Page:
The fire retardant additive of the present invention comprises the combination of a polyhydroxy compound, a polyphosphate, a nitrogen-containing compound, and a monomer having polyvinylic unsaturation such as a polyacrylate monomer. Although the first three constituents of this combination have been used in flame retardant compositions in the past, it has been found surprisingly that a significant lowering of the flame spread index can be obtained when such a combination further includes the monomer having polyvinylic unsaturation. The effectiveness of this additive combination permits use of relatively small amounts of flame retardant additive in resin systems commonly used for making composites, such that physical characteristics of the composites are not significantly affected.

Preferred embodiments of the compositions of the present invention have demonstrated flame spread index (as defined in ASTM E 162) below 15, and even below 10 in the most preferred embodiments. In these embodiments the resin content can advantageously be maintained above 30 weight percent, preferably above 40 weight percent, of the total weight of the resin system plus fire retardant additives.

The composition of the present invention does not require the use of halogens and is compatible with the curing mechanisms of thermosetting resin systems commonly used in composites. Viscosities of the compositions are suitable for the intended application without the need for detrimental levels of pigment loading.

DETAILED DESCRIPTION OF THE INVENTION

The curable resins to which are added a novel combination of fire retardant compounds in the present invention comprise conventional curable resin systems. The conventional curable resin systems are well known to those in the art of composite materials and are available from many commercial sources. By “curable” is meant that the composition has an initial state (either liquid or powder) in which it can be conveniently applied to a surface, and a final state in which it has been transformed into a more solid, coalesced state by chemical reaction, heat, or both. Typically the chemical reactions involve a main polymeric resin having reactive groups and a crosslinking monomer or oligomer. Catalysts may be employed to enable the crosslinking reaction to be carried out at lower temperatures. Other resin systems may be self-crosslinking, in which case a separate crosslinking monomer may not be necessary. As used herein, “curable” is intended to also include those resin systems that are thermoplastically affixed onto a composite structure, in which case, “curing” would entail heating the resin to at least its deformation temperature, but without involving any essential chemical reactions. For these thermoplastic systems, the initial state of the resin may be powder, granular, or sheets.

One type of resin commonly used in composites comprises unsaturated polyesters, which are well known in the art and do not require detailed description here. The polyesters are typically the product of polycondensation of dicarboxylic acids with a polyol, primarily diols. The polycarboxylic acids include unsaturated acids such as maleic acid (or anhydride) and fumaric acid and, optionally, some other acids as well, such as phthalic acid, isophthalic acid, terephthalic acid, adipic acid, or sebacic acid. The polyols are typically glycols of ethylene or propylene. Curing is usually effected by means of an unsaturated monomer such as styrene or methyl methacrylate catalyzed by a peroxide. Examples of peroxide catalysts include cumene hydroperoxide, benzoylperoxide, and methyl ethyl ketone peroxide.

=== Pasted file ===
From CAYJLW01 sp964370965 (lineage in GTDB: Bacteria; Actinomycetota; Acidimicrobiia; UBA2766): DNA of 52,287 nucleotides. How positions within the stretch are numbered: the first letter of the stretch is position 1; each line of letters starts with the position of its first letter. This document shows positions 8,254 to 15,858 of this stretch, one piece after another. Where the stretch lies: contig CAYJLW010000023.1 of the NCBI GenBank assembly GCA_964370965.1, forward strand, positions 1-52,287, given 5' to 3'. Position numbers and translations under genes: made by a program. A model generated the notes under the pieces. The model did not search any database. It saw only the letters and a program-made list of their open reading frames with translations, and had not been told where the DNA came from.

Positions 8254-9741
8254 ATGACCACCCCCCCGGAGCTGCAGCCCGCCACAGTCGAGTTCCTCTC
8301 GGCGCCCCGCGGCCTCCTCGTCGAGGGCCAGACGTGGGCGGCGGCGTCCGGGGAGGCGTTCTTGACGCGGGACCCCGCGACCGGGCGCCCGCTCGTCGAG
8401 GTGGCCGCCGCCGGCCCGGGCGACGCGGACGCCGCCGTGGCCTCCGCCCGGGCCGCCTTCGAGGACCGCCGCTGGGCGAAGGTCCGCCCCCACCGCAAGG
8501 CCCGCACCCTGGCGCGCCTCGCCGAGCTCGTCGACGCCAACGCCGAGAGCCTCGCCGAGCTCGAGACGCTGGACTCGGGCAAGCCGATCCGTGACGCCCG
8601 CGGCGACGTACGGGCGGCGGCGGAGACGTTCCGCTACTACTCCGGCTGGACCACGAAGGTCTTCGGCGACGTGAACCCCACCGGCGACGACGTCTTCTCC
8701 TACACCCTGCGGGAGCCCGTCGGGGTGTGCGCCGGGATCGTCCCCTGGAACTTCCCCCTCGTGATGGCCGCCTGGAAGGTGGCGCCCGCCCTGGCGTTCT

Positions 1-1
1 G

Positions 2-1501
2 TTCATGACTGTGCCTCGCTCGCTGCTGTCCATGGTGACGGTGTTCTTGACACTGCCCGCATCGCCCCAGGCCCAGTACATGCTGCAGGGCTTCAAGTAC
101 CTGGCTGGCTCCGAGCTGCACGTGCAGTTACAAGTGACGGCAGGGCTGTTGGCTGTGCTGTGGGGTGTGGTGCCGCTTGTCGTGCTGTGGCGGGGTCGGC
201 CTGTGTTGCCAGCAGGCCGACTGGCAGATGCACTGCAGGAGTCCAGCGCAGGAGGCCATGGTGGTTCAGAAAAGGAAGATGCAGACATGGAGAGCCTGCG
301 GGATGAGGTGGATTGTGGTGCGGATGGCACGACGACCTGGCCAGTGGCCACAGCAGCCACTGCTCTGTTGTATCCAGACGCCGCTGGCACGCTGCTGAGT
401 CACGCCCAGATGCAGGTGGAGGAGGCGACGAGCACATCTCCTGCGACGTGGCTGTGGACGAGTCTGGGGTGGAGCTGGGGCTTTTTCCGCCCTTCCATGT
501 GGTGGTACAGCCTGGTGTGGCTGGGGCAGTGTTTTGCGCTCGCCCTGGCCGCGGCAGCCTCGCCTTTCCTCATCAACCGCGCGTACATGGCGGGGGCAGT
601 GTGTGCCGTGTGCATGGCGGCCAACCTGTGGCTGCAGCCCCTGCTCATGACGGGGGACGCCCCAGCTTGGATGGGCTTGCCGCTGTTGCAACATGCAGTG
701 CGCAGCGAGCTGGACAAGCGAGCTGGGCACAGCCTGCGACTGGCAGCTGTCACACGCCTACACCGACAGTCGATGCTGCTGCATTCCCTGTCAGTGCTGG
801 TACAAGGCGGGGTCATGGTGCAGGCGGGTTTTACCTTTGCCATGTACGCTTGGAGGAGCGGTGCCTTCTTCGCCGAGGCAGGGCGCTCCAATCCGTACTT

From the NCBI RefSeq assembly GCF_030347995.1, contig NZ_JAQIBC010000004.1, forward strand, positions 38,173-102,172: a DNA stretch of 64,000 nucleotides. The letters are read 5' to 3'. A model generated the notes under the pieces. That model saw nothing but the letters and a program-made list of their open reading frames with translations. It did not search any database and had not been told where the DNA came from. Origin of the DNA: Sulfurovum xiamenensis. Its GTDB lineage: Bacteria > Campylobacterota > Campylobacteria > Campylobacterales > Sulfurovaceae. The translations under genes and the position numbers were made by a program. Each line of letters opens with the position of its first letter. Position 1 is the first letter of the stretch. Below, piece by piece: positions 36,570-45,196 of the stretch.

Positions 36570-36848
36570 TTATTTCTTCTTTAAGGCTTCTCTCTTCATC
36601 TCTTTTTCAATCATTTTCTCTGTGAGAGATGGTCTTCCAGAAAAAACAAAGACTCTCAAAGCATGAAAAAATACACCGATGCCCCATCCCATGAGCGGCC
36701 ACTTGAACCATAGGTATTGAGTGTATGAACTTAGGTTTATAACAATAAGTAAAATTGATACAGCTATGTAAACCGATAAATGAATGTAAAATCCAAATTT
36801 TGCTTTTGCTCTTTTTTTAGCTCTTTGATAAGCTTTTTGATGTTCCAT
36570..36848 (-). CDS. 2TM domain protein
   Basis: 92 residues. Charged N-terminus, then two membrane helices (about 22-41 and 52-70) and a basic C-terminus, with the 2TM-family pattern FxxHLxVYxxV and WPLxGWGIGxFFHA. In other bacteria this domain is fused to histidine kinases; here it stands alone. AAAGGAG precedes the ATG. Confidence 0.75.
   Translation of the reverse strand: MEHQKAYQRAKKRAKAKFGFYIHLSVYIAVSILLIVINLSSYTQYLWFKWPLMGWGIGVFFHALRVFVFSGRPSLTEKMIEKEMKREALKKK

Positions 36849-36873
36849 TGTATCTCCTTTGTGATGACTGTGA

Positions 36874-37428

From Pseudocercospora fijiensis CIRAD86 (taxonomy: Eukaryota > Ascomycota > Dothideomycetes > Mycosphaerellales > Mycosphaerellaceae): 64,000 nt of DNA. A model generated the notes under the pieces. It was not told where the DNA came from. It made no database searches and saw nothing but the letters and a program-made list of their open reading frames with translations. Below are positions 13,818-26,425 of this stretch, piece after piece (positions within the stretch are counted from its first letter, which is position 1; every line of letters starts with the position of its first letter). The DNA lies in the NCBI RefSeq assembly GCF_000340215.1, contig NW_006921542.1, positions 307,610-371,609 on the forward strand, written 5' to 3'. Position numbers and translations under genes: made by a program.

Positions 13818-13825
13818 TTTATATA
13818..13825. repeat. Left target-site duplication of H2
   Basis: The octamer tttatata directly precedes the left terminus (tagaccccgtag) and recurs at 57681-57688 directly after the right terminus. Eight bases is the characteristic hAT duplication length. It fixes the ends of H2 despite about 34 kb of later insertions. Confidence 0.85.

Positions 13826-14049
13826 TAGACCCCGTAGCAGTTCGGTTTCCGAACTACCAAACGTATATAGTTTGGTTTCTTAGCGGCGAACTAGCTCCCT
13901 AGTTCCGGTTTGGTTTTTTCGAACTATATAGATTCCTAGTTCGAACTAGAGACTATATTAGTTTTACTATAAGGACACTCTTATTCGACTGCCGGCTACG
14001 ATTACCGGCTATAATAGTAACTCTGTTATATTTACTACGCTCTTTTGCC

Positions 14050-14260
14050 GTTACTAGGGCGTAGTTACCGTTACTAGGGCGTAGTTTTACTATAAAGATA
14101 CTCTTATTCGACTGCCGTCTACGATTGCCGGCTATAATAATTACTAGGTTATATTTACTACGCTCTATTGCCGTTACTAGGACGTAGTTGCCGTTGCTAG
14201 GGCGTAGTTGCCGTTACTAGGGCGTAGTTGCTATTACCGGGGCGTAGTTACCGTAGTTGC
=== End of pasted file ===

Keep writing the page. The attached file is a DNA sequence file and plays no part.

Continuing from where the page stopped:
Alternatively, the resin may comprise an epoxy resin, i.e., one that contains at least one oxirane group in the molecule. Hydroxyl substituent groups can also be present and frequently are, as well as ether groups. Halogen substituents may also be present. Generally, the epoxy resins can be broadly categorized as being aliphatic, aromatic, cyclic, acyclic, alicylic or heterocyclic. Preferably aromatic epoxide resins are used. One particularly preferred group of aromatic epoxy resins are the polyglycidyl ethers of polyhydric aromatic alcohols, such as, for example, dihydric phenols. Suitable examples of dihydric phenols include resorcinol, catechol, hydroquinone, bis(4-hydroxyphenyl)-1,1-isobutane; 4,4-dihydroxybenzophenone; bis(4-hydroxyphenyl)-1,1-ethane; bis(2-hydroxynaphenyl)methane; 1,5-hydroxynaphthalene and 4,4′-isopropylidenediphenol, i.e., bisphenol A. Of the many epoxy compounds that may be utilized to synthesize the epoxy resins, the one principally utilized is epichlorohydrin, although epibromohydrin is also useful. The polyglycidyl ethers are obtained by reacting epichlorohydrin and bisphenol A in the presence of an alkali such as sodium or potassium hydroxide. The series of epoxy resins sold by Shell Chemical Company under the trademark EPON are useful. Another group of useful epoxy resins are the polyglycidyl ethers derived from such polyhydric alcohols as ethylene glycol; diethylene glycol; triethylene glycol; 1,2-propylene glycol; 1,4-butylene glycol; 1,5-pentanediol; 1,2,6-hexanetriol; glycerol and trimethylolpropane. Also useful are the epoxide resins that are polyglycidyl ethers of polycarboxylic acids. These materials are produced by the reaction of an epoxy compound such as epichlorohydrin with an aliphatic or aromatic polycarboxylic acid such as oxalic acid; succinic acid; glutaric acid; terephthalic acid; 2,6-napthalene dicarboxylic acid and dimerized linoleic acid. Still another group of epoxide resins are derived from the epoxidation of an olefinically unsaturated alicyclic material. Among these are the epoxy alicyclic ethers and esters well known in the art.